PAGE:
Tag Archives: fennec fox

Picture of the Moment—My, what big ears you have!

Picture of the Moment

There are two main reasons why I have an annual pass to the San Diego Zoo and Safari Park:

1 – I don’t have to try to get my money’s worth whenever I go.

2 – Not all critters are out at all times of the day or all days of the week, so on any specific visit I might see something that I haven’t seen before, or perhaps get a better picture.

The Fennec Fox (Vulpes zerda) is a great example.


This little one is located in the children’s zoo at the San Diego Zoo. Since I never had (never wanted) children, I used to never go into the children’s zoo. One day I did and found all sorts of interesting critters that are not in the “adult” sections of the zoo. Now I always make a trip into the children’s section to see what’s new.

The Fennec Fox rarely is visible, preferring his little hideaway hole in his exhibit area. This time he was just laying out on that pad and watching me. I told him I was going to make him an Internet star; I’m sure he heard me with those big ears but he just looked at me with those little eyes. Meh.

The Fennec Fox is the smallest of the world’s foxes. It lives in the sandy Sahara Desert and surrounding areas in North Africa. They are nocturnal, which helps them deal with the desert heat. And if you’re wondering why such a small fox as such big ears, it’s the better to hear you with…. Actually, their large ears radiate body heat to help keep them cool. Their long, thick fur insulates them during cold nights and protects them from hot sun during the day. They also have hairy feet which act similarly to snowshoes, protecting them from the hot sand.

Fennec foxes live in communities of about 10 individuals in underground dens. Males mark their territory with urine and are quite aggressive when mating season arrives.

They are opportunistic eaters, which I guess one has to be if one lives in a desert, preferring plants but also eating rodents, eggs, reptiles, and insects. As with most desert dwellers, the fennec fox can go long periods without water. Little is known about the status of wild fennec fox populations; I mean, who wants to live in the desert for an extended period of time studying little critters that live underground?

I'm Zoey the Cool Cat, and I approve this post.

SNIPPETS (7-18-15)—Will we become maze runners?


Pictures copyright 2012 Russel Ray Photos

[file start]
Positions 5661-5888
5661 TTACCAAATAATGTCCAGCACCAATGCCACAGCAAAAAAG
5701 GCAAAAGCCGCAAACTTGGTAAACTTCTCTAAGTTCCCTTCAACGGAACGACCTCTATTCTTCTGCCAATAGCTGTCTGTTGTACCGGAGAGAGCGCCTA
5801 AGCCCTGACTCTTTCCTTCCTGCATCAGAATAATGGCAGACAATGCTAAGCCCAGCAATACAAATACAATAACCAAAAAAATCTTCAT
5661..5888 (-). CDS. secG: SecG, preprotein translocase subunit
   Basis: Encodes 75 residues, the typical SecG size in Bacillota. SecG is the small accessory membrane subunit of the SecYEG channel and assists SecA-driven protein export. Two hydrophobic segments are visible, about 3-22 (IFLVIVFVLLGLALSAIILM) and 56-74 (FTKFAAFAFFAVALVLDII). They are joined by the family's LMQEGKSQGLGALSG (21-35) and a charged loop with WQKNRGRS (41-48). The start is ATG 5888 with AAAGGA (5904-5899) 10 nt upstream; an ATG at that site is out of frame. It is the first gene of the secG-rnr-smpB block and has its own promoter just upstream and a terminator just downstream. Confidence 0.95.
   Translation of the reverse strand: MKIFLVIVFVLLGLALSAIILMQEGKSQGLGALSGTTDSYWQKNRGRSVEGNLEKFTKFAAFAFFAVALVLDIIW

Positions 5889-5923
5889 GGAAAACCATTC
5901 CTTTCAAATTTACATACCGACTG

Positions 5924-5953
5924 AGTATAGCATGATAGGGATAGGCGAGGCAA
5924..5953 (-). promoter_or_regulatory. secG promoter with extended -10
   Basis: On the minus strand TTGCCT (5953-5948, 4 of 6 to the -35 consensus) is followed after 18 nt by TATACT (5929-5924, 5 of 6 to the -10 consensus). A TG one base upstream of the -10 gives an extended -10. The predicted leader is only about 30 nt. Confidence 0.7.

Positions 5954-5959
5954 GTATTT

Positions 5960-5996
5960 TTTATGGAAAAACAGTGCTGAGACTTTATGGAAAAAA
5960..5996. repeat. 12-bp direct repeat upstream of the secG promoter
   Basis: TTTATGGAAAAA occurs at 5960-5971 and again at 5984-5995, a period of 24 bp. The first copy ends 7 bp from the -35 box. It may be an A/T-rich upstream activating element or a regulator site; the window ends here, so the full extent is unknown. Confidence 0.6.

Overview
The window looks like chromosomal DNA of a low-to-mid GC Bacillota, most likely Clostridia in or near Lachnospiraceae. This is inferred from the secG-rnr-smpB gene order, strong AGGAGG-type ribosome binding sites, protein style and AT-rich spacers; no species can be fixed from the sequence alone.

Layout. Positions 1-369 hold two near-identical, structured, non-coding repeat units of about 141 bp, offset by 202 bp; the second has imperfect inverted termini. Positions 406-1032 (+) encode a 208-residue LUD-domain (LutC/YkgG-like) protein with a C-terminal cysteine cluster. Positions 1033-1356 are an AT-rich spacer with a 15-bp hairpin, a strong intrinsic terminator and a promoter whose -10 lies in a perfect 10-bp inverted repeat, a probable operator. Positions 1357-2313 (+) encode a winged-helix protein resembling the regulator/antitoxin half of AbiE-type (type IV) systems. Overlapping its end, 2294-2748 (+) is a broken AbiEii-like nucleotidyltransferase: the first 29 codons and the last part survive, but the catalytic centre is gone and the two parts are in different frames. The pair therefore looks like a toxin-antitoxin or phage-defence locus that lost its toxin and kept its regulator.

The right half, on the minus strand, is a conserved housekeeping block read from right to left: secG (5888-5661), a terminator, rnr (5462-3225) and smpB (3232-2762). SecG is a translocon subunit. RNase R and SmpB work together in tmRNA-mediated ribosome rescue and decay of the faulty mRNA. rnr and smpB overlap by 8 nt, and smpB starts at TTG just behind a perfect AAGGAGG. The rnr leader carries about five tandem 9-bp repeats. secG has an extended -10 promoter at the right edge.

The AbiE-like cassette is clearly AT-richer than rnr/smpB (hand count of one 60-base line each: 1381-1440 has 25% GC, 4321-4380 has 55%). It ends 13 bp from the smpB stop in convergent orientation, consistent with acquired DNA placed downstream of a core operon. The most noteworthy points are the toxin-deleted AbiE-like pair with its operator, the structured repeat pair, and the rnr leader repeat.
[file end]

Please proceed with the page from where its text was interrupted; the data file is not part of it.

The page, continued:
snip-pet: a small piece of something

Snippets: mini blog posts


Today is Jim’s birthday. Happy birthday, love!

Happy Birthday!

Pictures copyright 2012 Russel Ray Photos


We have rain, thunder, and lightning here in San Diego for Jim’s birthday.

I reminder readers of the following facts:

It’s July.
Middle of July.
In San Diego.
Southern California.
It rarely rains here, much less in July.
The last time it rained in July was 1992.
I was still in College Station, Texas, then.
This is completely unacceptable.

Pictures copyright 2012 Russel Ray Photos


Jim is off work this weekend so we are having a birthday weekend instead of just a birthday.

Yesterday evening we went to the San Diego Night Time Zoo. That’s when the Zoo stays open an extra four hours, until 9:00 p.m. Along with entertainment (music, magic….) throughout the Zoo (wonder how the animals like that….), it’s a great time to see some animals that only come out or become active at dusk. Such as the Fennec Fox (Vulpes zerda).

img_3862 fennic fox zoo stamp

Pictures copyright 2012 Russel Ray Photos

At a maximum weight of 3½ pounds, the Fennec Fox is the smallest canine in the world. It lives in the Sahara Desert of North Africa. Its coat, ears, and kidney functions have adapted to high-temperature, low-water, desert environments, and its hearing is sensitive enough to hear prey moving underground. It mainly eats insects, small mammals, and birds, and is itself eaten by the eagle owl.

Milky Eagle Owl

Pictures copyright 2012 Russel Ray Photos


The Serval (Leptailurus serval), a small kitty cat but bigger than domestic kitty cats, also was active last night.

img_3914 serval zoo stamp

Pictures copyright 2012 Russel Ray Photos

The Serval is a slender cat with long legs and a fairly short tail with a maximum weight of 40 lbs. It also is native to Africa, south of the Sahara Desert.

Pictures copyright 2012 Russel Ray Photos


The Serval at the Zoo is a mommy. Two little ones born earlier this year. They were just as playful as all little kitties are. Jim and I stood there for thirty minutes watching the little ones play with each other and with their toys, although I think their favorite toy was a pine cone that had fallen from the tree.

img_3912 serval kitten zoo stamp

Pictures copyright 2012 Russel Ray Photos


atlas shruggedThis past week I watched three futuristic movies based on a book that Republicans seem enthralled with: “Atlas Shrugged” by Ayn Rand. “Atlas Shrugged,” along with her previous book “The Fountainhead,” developed the philosophical system now known as Objectivism.

According to Wikipedia, “Objectivism’s central tenets are that reality exists independently of consciousness, that human beings have direct contact with reality through sense perception, that one can attain objective knowledge from perception through the process of concept formation and inductive logic, that the proper moral purpose of one’s life is the pursuit of one’s own happiness (rational self-interest), that the only social system consistent with this morality is one that displays full respect for individual rights embodied in laissez-faire capitalism, and that the role of art in human life is to transform humans’ metaphysical ideas by selective reproduction of reality into a physical form—a work of art—that one can comprehend and to which one can respond emotionally.”